Mitochondria: Biogenesis and mitophagy balance in segregation and clonal expansion of mitochondrial DNA mutations

Valerio Carelli, Alessandra Maresca, Leonardo Caporali, Selena Trifunov, Claudia Zanna, Michela Rugolo

Research output: Contribution to journalArticle


Mitochondria are cytoplasmic organelles containing their own multi-copy genome. They are organized in a highly dynamic network, resulting from balance between fission and fusion, which maintains homeostasis of mitochondrial mass through mitochondrial biogenesis and mitophagy. Mitochondrial DNA (mtDNA) mutates much faster than nuclear DNA. In particular, mtDNA point mutations and deletions may occur somatically and accumulate with aging, coexisting with the wild type, a condition known as heteroplasmy. Under specific circumstances, clonal expansion of mutant mtDNA may occur within single cells, causing a wide range of severe human diseases when mutant overcomes wild type. Furthermore, mtDNA deletions accumulate and clonally expand as a consequence of deleterious mutations in nuclear genes involved in mtDNA replication and maintenance, as well as in mitochondrial fusion genes (mitofusin-2 and OPA1), possibly implicating mtDNA nucleoids segregation. We here discuss how the intricacies of mitochondrial homeostasis impinge on the intracellular propagation of mutant mtDNA. This article is part of a Directed Issue entitled: Energy Metabolism Disorders and Therapies.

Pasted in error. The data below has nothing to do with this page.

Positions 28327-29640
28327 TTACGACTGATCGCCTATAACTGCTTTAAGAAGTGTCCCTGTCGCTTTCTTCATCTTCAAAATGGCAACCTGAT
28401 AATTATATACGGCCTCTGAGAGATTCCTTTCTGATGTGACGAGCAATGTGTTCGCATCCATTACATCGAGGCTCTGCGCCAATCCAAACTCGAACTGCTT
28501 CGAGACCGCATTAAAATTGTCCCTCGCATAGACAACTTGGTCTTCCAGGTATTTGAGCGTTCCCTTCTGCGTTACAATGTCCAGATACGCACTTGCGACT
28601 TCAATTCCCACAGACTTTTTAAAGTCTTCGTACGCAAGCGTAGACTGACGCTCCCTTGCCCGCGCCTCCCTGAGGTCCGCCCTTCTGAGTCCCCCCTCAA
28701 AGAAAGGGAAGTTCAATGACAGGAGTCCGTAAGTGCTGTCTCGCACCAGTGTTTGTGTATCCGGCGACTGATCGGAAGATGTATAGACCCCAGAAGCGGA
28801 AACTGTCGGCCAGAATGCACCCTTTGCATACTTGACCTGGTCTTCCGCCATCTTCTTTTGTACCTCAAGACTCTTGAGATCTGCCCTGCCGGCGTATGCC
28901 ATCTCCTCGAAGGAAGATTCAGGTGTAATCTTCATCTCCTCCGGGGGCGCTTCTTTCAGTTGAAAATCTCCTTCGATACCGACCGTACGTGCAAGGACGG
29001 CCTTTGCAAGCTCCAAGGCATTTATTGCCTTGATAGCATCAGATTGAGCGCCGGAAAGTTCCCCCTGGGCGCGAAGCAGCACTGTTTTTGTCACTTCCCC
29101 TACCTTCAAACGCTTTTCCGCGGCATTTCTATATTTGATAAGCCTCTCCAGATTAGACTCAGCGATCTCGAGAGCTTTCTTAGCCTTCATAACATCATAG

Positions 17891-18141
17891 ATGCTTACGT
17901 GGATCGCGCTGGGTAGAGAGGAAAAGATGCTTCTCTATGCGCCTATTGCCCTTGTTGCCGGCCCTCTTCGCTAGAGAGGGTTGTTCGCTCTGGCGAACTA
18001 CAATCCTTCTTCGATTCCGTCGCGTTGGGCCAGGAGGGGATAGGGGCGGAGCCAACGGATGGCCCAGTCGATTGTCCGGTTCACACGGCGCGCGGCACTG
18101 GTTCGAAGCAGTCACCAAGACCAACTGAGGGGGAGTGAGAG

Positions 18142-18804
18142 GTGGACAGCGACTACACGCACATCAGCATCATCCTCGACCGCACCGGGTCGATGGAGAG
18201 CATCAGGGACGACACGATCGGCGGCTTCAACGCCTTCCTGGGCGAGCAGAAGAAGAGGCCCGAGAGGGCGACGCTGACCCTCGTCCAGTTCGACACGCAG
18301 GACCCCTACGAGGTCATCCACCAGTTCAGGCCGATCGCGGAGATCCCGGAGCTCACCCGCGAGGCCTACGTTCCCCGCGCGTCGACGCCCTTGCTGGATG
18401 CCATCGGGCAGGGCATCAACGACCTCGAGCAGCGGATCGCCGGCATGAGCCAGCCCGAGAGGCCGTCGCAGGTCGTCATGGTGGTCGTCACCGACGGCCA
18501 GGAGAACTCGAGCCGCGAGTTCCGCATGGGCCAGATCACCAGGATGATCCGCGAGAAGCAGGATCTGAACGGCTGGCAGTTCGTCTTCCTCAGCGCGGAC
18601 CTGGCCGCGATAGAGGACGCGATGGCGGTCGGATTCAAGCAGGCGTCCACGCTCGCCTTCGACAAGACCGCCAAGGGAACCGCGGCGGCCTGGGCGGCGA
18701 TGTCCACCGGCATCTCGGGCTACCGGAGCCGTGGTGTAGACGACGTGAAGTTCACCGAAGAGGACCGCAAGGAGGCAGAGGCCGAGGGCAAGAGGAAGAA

Original languageEnglish
Pages (from-to)21-24
Number of pages4
JournalInternational Journal of Biochemistry and Cell Biology
Publication statusPublished - Jun 1 2015


  • Clonal expansion
  • Mitochondrial DNA
  • Mitochondrial DNA mutations
  • Mitophagy
  • Nucleoids

ASJC Scopus subject areas

  • Biochemistry
  • Cell Biology
  • Medicine(all)

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